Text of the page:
Wednesday, December 7, 2011
THE LORD BE WITH YOU AND WITH YOUR SPIRIT
The most difficult change in the corrected English Mass to remember is "and with your Spirit." Just last Thursday at our Sacrament of Anointing Mass which Fr. Dawid celebrated and I concelebrated to assist in the anointing, when he greeted the people, guess what my response was? "And also with you!" Fortunately everyone else in the congregation said the corrected response and I wasn't too loud in saying the old.
However, last night we had a Christmas concert with our school children within the context of Lessons and Carols. I had to say the opening and closing prayers. Each time I greeted the people and more than half responded correctly. Since this wasn't Mass that tells me that people are getting in the groove of things with the new response.
Funerals and weddings remain a challenge, but here in the south the majority of people at these are not Catholics or seldom church-going Catholics. So usually there is no response to the greetings.
I'm having a hard time telling if the congregation is actually saying at the Gospel "Glory to you O Lord" or not and the same with the Orate Fratres, "...for the good of His HOLY Church."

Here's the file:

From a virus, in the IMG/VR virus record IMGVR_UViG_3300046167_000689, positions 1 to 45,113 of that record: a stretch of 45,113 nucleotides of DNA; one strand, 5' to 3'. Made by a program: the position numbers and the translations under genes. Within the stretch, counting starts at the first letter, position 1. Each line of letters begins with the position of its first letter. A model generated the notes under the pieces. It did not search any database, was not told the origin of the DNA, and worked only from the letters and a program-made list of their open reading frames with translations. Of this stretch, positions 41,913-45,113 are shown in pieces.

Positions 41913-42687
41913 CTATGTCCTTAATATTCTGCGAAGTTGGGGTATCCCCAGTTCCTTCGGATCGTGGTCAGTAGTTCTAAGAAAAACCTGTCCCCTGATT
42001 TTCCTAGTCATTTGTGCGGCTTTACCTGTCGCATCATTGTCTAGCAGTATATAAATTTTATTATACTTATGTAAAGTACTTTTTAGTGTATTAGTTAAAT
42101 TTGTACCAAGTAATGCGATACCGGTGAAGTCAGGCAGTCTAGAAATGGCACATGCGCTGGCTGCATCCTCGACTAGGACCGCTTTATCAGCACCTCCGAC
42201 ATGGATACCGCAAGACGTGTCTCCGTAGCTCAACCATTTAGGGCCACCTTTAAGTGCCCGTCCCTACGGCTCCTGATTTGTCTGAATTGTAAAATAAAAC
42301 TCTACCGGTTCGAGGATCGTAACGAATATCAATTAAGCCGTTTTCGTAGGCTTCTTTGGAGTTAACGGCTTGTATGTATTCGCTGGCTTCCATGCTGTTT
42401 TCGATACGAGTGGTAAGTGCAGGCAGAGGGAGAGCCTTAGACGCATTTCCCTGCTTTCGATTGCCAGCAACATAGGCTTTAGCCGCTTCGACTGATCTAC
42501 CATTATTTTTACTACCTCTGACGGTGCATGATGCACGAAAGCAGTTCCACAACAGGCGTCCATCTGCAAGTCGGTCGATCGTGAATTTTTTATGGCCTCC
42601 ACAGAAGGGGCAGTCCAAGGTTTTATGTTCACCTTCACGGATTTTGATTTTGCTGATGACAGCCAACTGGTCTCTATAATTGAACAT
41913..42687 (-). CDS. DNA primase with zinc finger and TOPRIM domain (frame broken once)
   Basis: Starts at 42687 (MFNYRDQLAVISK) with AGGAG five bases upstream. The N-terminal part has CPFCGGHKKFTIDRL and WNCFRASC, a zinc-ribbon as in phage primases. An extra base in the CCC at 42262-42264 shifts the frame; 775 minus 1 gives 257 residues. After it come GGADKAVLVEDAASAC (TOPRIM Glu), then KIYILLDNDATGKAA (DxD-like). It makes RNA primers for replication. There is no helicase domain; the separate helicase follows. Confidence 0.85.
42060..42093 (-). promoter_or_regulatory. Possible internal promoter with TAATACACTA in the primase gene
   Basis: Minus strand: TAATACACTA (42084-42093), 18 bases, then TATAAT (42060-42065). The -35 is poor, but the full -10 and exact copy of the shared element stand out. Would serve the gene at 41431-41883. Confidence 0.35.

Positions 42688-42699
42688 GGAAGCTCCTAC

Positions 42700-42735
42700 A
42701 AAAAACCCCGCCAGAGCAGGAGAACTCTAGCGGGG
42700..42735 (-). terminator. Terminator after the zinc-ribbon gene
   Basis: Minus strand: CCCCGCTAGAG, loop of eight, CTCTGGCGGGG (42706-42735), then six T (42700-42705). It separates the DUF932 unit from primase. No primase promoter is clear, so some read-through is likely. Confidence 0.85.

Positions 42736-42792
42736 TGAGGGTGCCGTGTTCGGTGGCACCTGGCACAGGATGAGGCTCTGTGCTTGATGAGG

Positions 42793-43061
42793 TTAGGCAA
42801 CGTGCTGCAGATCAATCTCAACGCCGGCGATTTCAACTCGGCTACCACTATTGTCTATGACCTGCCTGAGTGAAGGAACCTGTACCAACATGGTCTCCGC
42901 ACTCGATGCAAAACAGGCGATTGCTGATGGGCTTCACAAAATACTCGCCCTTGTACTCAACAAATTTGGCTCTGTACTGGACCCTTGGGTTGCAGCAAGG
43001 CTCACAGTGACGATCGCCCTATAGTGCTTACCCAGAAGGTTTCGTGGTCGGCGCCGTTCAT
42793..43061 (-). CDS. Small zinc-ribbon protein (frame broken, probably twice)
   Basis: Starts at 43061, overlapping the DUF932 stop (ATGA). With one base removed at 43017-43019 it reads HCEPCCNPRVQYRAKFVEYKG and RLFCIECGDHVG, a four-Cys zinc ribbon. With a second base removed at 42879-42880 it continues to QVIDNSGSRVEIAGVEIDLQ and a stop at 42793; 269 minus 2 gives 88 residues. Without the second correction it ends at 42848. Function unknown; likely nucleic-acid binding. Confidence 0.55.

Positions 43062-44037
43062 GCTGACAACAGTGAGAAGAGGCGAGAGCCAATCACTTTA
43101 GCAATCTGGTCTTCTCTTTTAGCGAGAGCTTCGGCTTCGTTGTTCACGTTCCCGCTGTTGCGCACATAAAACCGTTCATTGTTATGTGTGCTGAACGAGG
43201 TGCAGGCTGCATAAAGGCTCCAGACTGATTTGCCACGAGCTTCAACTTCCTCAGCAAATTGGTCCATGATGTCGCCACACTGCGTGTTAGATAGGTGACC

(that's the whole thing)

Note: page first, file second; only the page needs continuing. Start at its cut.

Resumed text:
I must say that I love the return to the corrected "Lord, I am not Worthy to have you come under my roof..."
For the first time I was able to watch the corrected translation at a regular EWTN Mass on Tuesday morning. The priest tried to sing all his parts and while not having a great voice, did a nice job. He even sang the introductory statement for the penitential rite. They even sang the "Orate Fratres" with its response and sang "Behold the Lamb of God..." with its response which now has music for these parts in the new Roman Missal.
I liked listening to all the new words and it is indeed more reverent sounding. It is a no-brainer in terms of making the Mass what it should always have been, reform or no reform. There are some clunkers here and there, but compared to all the clunkers in the uncorrected English that no one seem to mind or complain about, the new clunkers are so minor and few, I doubt that anyone will complain about these except for the elites who have an ax to grind against the Vatican. In time, though, I'm sure there will be minor refinements of the translation to eliminate some of the more "egregious" clunkers.
Keep in mind that this is a translation of the reformed Mass which was first reformed in Latin. Our older English translation was created by translators who thought that the reformed Mass of Vatican II wasn't good enough or didn't go far enough so they took it on themselves to do it for English. And I ask this small group of translators who thought they knew better than those who were commissioned to reform the Latin Mass, "What were you thinking?" Is this a blatant example of English speakers arrogance?